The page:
Omega-3 fatty acids play a significant role in overall health. Since omega-3 fatty acids are essential, they cannot be created within the human body and must be consumed through the diet. Omega-3’s provide an extensive amount of health benefits including lowering blood pressure and triglyceride levels, improving eye health, brain development, reducing the risk of certain cancers and diabetes, and acting as an anti-inflammatory. The three types of omega-3 fatty acids include alpha-linolenic acid (ALA), eicosapentaenoic acid (EPA), and docosahexaenoic acid (DHA). ALA is found in various nuts and seeds such as walnuts, flaxseeds, soybeans, and chia. EPA and DHA are found in cold water fatty fish, fish oil, krill oil, and algae oil. In the human body ALA is converted into EPA and DHA. This process is inefficient, which increases the chance of developing a deficiency in EPA and DHA.
For most of my life I have been against taking dietary supplements. My goal was to obtain all of my nutrients through my diet alone. After going vegan and eliminating cold water fatty fish from my diet, I started to investigate if it was possible for me to obtain enough Omega-3’s. To increase my intake of Omega-3’s, I started adding flaxseeds and chia seeds to my morning smoothies. After further research, I realized that this may not been sufficient due to the conversation rate of ALA to EPA and DHA being around 12%. This is when I decided to open my mind about the possibilities of supplementing EPA and DHA.
Choose the Right Supplement
Omega-3 supplements are usually found in grocery stores as fish oil. The problem with fish oil is that they are notorious for containing various harmful substances. Due to the pollution of our waterways, fish oils may contain organic pollutants, pesticides, and heavy metals. Since making fish oil requires actual fish, this only increases overfishing throughout the world.
Omega-3 supplements are also sold as algae based. Unfortunately most people don’t know this and still to this day I have never seen algae based omega-3 supplements in stores. But they are available online. The great thing about algae is that it’s the original source of omega-3’s. The cold water fatty fish that are high in omega-3’s obtain these fatty acids by either directly eating algae or by eating smaller fish that eat algae. So taking algae based omega-3’s is virtually cutting out the middle man. Algae based omega-3’s also don’t contain contaminates that fish oil has and it doesn’t negatively impact the environment.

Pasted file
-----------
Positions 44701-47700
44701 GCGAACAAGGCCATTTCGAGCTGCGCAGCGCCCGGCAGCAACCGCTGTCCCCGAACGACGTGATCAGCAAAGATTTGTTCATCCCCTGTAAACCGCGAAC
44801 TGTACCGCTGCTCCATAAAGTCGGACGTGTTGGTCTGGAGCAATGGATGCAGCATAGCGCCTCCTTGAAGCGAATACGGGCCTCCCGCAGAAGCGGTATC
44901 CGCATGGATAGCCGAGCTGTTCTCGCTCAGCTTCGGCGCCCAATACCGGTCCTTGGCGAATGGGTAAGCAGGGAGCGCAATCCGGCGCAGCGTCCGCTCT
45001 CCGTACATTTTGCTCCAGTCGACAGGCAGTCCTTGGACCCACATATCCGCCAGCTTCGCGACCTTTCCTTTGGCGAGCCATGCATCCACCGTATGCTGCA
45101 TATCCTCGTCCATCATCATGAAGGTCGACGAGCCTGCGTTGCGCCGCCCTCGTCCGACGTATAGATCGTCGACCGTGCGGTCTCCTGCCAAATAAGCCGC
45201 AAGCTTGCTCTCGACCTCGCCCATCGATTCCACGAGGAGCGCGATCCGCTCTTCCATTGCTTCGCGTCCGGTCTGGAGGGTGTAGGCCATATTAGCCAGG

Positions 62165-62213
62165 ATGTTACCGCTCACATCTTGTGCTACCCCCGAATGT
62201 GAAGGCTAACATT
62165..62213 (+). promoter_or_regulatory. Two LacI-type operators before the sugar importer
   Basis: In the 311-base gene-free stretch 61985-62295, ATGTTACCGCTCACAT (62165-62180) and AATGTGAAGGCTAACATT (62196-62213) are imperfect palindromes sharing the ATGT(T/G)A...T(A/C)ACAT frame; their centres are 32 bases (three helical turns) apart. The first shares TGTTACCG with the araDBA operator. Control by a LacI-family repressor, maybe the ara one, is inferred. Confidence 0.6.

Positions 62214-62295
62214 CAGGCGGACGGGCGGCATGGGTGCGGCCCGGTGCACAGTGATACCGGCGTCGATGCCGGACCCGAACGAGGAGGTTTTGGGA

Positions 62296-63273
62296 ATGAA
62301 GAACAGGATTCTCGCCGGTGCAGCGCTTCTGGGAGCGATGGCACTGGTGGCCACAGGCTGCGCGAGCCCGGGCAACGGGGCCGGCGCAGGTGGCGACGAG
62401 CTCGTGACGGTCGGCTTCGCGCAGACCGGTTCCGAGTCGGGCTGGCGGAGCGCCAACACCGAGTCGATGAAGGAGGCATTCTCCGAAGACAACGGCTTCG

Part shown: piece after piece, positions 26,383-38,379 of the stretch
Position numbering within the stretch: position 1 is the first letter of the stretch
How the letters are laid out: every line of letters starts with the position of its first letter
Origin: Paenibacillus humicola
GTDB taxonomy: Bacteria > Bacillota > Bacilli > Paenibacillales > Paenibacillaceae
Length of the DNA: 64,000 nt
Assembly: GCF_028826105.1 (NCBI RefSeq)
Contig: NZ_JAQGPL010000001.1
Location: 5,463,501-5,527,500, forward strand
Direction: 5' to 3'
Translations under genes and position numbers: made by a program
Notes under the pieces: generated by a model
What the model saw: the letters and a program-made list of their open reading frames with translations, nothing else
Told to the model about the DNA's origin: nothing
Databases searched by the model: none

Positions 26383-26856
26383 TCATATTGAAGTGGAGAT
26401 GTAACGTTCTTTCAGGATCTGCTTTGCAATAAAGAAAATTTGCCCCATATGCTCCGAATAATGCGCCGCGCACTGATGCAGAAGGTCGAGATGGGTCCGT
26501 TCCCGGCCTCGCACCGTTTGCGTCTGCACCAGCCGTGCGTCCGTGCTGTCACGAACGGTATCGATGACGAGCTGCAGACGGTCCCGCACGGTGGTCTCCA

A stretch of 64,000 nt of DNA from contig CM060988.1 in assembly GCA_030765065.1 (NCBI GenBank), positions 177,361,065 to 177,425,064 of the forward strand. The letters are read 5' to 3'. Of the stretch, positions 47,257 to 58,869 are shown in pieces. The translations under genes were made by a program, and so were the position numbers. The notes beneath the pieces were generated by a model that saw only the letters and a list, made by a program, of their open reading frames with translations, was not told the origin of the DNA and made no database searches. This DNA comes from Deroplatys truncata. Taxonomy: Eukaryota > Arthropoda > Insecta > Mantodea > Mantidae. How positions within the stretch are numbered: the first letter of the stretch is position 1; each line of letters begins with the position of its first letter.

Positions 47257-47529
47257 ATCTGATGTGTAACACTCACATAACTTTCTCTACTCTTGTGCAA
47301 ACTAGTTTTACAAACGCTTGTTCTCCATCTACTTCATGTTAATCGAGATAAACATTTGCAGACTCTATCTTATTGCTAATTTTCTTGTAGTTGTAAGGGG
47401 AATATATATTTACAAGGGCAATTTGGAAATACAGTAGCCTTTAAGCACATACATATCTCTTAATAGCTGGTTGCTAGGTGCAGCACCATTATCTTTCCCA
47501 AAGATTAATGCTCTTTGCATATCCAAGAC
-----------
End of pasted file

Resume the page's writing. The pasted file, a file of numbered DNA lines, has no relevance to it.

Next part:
Which Algae Supplement to Choose?
Now that I made the choice to start taking algae based omega-3 supplements, I had to figure out which one to try. After reading a variety of research articles, I found that taking 250 mg per day of EPA/DHA was recommended for optimal cardiovascular and brain health. While browsing through amazon.com, it seems that most omega-3 supplements are created as 500 mg tablets. I can’t really recommend a particular brand, but the one I bought is called Ovega-3. It’s a one a day soft gel tablet that is about $30 for a 2 month supply.
Potential Health Risks
Before I wrap up this blog, I want to mention a particular harmful ingredient that’s found in almost all algae based omega-3 supplements. This ingredient is called carrageenan. It is widely used in the food industry, for its gelling, thickening, and stabilizing properties. Carrageenan is linked to inflammation and can lead to digestive problems and skin rashes. Currently the research on carrageenan is mixed, with some people suggesting it’s harmful and some suggesting that it’s not. I currently haven’t had any adverse effects from taking these supplements, but like any other supplement or drug, you should extensively research it for yourself or consult a physician especially if you have other health conditions.
- Ji, X. J., Ren, L. J., & Huang, H. (2015). Omega-3 biotechnology: a green and sustainable process for omega-3 fatty acids production. Frontiers in bioengineering and biotechnology, 3.
- Lane, K., Derbyshire, E., Li, W., & Brennan, C. (2014). Bioavailability and potential uses of vegetarian sources of omega-3 fatty acids: a review of the literature. Critical reviews in food science and nutrition, 54(5), 572-579.
By: Germaine Guy, RD, LDN